32. mentoring organization ( for example, Big Brother Big Sisters)
33. professional organization like the American Bar Association
34. PTA or similar parent-school organization
35. shelter support group
36. soup kitchen
37. support group for substance abuse, domestic violence, etc.
39. volunteer fire department, ambulance corps
40. voting rights organization
41. youth program, like after-school volunteer or reading programs
Resources for Joining
Not sure where to join? A random page-by-page search of over a thousand of civil society-type organizations recognized by the United Nations shows just how many possibilities exist. It yields such names as: Armenian Assembly of America (who have worked on genocide issues); the Autism Research Center (if health care is cut, many people will be impacted, including families facing chronic illnesses); Church World Service (expertise in the refugee crisis of the 21st century); Cousteau Society( advocates for sustainable water systems). You can find the Gray Panthers and International Association of Women Judges, Muslims for Progressive Values, and pages more.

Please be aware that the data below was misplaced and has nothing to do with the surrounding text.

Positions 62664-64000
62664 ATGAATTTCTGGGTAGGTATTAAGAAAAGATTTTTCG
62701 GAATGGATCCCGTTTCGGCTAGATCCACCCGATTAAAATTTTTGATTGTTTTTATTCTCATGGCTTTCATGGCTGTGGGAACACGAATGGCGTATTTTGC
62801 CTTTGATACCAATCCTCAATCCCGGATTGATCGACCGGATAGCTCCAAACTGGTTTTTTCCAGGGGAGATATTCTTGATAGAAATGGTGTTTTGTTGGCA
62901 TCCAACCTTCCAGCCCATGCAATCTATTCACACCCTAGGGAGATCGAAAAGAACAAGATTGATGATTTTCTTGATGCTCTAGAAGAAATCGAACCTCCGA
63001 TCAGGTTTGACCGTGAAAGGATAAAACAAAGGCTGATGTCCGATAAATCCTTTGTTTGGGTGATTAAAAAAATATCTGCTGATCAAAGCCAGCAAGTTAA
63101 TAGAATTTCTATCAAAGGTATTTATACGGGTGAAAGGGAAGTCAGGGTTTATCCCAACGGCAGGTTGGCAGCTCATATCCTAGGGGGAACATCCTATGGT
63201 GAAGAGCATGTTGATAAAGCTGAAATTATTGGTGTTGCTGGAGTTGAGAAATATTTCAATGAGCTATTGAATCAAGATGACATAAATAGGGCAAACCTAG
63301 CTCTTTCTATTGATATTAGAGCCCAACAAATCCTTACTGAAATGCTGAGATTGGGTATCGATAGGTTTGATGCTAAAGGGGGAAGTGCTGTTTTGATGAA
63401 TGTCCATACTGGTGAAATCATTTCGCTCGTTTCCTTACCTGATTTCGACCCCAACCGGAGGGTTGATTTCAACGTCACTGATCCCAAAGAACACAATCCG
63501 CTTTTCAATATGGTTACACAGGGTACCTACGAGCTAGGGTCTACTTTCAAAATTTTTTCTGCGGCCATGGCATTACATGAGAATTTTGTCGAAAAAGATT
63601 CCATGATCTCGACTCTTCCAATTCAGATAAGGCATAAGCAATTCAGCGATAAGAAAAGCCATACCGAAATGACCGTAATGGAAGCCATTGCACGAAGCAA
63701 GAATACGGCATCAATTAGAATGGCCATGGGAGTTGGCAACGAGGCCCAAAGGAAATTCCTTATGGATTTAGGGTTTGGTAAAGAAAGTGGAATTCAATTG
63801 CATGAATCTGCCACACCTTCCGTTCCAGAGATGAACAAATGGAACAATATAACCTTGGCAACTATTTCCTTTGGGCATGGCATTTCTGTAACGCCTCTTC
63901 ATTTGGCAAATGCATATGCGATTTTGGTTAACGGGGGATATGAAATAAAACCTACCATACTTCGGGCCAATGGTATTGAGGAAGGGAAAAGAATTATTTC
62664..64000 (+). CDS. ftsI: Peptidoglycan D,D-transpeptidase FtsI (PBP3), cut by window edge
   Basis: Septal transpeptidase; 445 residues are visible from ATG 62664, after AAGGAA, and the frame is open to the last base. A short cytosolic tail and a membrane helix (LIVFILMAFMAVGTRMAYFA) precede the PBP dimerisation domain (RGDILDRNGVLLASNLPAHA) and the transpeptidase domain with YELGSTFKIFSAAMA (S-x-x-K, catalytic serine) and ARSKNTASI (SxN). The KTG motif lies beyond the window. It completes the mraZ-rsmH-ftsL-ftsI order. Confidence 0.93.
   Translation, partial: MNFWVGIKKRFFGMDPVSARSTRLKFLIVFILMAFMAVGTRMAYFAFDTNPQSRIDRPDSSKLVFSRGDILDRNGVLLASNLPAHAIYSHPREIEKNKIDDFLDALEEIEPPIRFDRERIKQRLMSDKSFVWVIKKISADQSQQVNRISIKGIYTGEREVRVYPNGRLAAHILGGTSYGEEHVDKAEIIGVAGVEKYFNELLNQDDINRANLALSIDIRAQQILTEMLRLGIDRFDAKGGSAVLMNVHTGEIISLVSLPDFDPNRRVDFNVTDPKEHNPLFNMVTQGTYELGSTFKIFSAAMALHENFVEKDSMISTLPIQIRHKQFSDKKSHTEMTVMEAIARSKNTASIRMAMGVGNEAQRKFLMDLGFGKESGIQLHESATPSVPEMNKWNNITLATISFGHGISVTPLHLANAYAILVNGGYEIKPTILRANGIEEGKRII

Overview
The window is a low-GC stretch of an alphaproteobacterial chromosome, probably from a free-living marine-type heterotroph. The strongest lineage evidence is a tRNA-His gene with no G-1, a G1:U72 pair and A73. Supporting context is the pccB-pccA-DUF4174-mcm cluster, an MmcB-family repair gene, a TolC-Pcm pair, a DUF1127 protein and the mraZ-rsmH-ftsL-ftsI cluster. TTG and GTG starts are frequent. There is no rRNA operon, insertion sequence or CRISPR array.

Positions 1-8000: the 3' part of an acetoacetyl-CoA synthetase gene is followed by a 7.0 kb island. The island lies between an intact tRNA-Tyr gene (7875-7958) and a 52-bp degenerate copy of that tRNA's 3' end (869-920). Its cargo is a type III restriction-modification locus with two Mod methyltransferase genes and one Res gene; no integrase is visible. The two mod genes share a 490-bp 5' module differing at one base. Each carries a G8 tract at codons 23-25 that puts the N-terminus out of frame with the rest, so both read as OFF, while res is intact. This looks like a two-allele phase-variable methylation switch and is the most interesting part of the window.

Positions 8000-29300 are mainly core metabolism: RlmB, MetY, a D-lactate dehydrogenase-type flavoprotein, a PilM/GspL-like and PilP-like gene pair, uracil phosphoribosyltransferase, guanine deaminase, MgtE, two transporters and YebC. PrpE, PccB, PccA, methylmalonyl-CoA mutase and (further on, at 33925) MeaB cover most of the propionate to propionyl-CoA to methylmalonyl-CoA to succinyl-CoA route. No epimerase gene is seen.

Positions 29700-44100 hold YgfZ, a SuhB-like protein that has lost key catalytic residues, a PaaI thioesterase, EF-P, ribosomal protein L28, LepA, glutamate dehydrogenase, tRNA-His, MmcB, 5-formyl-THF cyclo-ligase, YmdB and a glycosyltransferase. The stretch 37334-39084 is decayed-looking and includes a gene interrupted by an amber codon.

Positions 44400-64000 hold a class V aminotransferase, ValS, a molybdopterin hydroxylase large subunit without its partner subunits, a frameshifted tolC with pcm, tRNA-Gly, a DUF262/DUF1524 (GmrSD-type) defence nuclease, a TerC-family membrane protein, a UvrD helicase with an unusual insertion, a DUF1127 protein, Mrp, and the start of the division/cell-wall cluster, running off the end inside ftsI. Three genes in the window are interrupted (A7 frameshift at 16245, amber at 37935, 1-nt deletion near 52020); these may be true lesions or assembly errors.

For a smaller slice of this huge pie, look up nonprofit groups in your city on the site Great Nonprofits. To find the largest nonprofits in your state, check out the listings on National Center for Charitable Statistics website. And if you want to check them out further, you can look at their profiles on Guidestar, which bills itself as “the world's largest source of information on nonprofit organizations.
Defining Civil Society
The BBC tackled this issue over a decade ago (interestingly, just months before 9/11) and came up with a spatial metaphor, serving up this definition: 'A civil society is a public space between the state, the market and the ordinary household, in which people can debate and tackle action'. See their 12-part series exploring different aspects of the concept.
According to the United Nations, civil society is “the ’third sector‘ of society, along with government and business. It comprises civil society organizations and non-governmental organizations. The UN recognizes the importance of partnering with civil society, because it advances the Organization’s ideals, and helps support its work. Here are some useful websites for members of civil society and also for those interested in the work of the UN.” The World Bank has held conferences on civil society, too.
Civil society seems to be the antidote to all things Trumpian, in this perplexing age when a Republican Congress is lily-livered, the federal judiciary is under attack by a newbie septuagenarian president with authoritarian tendencies, and the Democratic party’s engines are idling in an extended adolescent identity crisis.
It’s up to we the people. Join up!